A landlord will often use a leasehold inducement to either entice a prospective tenant or to retain an existing one. Tenants like receiving leasehold inducements since it is viewed as “free money”. However, this isn’t really the case since a leasehold inducement can result in taxable income for a tenant and a deduction for the landlord. In some situations, the tenant may also be entitled to a deduction. It is important for both parties, tenants and landlords, to follow the income tax rules, otherwise known as treatments, to avoid running afoul of Canadian income tax legislation.
Leasehold inducements can come in many forms; reduction of rent, free rent period, cash payments, a lease buy out, and property improvements. According to the Canadian Revenue Agency (CRA), the legal nature of the lease agreement between the tenant and landlord determines the taxable status of the leasehold inducement. Furthermore, the way the taxation leasehold inducement is treated for the tenant may not be the same for the landlord.
For example, a cash inducement paid by a landlord to a tenant in order to secure a lease is generally treated as taxable business income for the tenant and amortized over the term of the lease. If, however, the cash payment inducement is used by the tenant to improve the premises, an election can be made by the tenant, whereby the elected amount can be offset against the cost of the improvement. This would reduce or eliminate the income inclusion resulting from the cash inducement. It may also be possible for a landlord to argue that the inducement was principally paid in order to benefit the landlord in the current year. This would allow the landlord to deduct the inducement as a current expense.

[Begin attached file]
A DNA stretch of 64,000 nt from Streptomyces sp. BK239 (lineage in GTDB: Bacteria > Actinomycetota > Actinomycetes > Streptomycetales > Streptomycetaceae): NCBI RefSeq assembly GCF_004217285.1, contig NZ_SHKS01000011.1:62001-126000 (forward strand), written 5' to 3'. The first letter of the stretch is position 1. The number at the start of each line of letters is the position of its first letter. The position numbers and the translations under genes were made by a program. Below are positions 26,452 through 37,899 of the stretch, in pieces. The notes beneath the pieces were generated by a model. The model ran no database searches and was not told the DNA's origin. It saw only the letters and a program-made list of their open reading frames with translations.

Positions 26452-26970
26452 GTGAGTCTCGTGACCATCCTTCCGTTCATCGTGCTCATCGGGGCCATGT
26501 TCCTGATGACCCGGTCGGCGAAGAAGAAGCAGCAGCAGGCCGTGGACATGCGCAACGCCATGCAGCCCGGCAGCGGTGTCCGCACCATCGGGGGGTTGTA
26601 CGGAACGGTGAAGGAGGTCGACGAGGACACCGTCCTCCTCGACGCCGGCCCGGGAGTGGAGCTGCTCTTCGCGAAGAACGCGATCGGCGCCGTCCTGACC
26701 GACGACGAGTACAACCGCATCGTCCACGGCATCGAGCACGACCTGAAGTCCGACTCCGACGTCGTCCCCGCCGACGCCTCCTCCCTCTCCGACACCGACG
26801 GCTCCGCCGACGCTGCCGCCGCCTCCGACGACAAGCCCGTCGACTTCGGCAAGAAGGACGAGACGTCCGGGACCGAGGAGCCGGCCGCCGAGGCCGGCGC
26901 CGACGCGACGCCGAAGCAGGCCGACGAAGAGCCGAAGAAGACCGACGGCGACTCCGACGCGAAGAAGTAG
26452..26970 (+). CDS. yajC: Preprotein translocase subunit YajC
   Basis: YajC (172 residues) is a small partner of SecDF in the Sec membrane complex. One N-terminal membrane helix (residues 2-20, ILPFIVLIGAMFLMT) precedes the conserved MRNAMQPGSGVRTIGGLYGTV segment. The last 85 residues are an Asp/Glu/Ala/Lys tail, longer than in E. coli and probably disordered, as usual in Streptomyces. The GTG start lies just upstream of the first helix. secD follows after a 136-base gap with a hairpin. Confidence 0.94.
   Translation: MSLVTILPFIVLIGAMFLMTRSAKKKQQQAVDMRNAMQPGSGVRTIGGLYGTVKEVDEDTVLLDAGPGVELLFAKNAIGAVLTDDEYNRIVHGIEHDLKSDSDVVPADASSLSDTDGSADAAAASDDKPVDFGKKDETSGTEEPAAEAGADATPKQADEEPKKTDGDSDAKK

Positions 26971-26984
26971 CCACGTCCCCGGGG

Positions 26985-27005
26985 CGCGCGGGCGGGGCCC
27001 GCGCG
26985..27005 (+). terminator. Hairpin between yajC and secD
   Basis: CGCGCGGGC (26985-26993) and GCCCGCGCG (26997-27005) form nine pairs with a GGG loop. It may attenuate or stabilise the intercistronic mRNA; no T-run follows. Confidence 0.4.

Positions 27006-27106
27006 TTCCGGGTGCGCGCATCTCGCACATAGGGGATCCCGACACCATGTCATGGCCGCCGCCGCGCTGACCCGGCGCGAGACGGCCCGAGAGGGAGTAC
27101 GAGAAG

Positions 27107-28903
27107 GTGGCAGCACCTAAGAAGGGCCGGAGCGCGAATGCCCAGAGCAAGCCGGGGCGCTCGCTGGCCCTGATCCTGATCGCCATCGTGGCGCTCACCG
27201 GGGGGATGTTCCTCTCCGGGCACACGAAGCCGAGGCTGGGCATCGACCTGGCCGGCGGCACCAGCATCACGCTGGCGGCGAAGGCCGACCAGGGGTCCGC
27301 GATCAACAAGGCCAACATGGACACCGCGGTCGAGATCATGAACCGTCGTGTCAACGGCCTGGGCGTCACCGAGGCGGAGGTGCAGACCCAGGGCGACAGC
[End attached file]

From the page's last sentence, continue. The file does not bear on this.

On the other hand, non-cash payment leasehold inducements, such as buying out another landlord’s lease, become a deductible expenditure for the landlord while it may be treated as income for the tenant. Furthermore, when a landlord renovates their existing property to suit the needs of the tenant, this does not affect the tax status of the tenant, but the expenditure is likely capital in nature and should be added to the cost of the property.
While leasehold incentives are designed to benefit both the tenant and the landlord, determining the tax status of those legal agreements can sometimes feel like a maze of confusion. However, the professional accounts at Hogg, Shain, and Scheck are her to guide you through the process by offering professional advice and tax accounting services that treat each lease agreement individually with the proper accounting treatments on a case-by-case basis.
Need more advice on how to apply these tax tips to your leasehold inducement? Contact the charted accountants at Hogg, Shain, & Scheck at 416-499-3100.